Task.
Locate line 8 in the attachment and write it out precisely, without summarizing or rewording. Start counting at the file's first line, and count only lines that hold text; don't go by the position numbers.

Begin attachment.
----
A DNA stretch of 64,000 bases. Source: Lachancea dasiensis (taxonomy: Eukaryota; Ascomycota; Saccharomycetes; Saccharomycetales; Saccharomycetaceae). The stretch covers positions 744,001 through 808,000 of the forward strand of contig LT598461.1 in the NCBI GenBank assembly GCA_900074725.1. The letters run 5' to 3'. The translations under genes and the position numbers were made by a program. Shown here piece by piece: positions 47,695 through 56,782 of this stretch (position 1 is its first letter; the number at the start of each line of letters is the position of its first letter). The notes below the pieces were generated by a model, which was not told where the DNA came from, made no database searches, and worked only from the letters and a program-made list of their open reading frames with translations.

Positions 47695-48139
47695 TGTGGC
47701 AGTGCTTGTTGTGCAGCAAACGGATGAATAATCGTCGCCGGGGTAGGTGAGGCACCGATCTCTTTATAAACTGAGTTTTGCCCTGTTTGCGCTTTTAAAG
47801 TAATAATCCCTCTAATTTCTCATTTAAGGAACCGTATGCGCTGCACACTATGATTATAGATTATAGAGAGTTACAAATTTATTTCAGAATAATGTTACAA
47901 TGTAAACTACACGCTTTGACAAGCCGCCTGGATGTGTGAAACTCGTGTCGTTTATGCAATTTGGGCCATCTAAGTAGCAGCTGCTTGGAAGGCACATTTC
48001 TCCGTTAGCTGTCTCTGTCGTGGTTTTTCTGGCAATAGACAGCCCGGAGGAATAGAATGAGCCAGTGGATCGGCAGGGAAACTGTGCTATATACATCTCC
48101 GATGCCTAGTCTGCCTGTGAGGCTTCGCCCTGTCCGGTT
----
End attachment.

48101 GATGCCTAGTCTGCCTGTGAGGCTTCGCCCTGTCCGGTT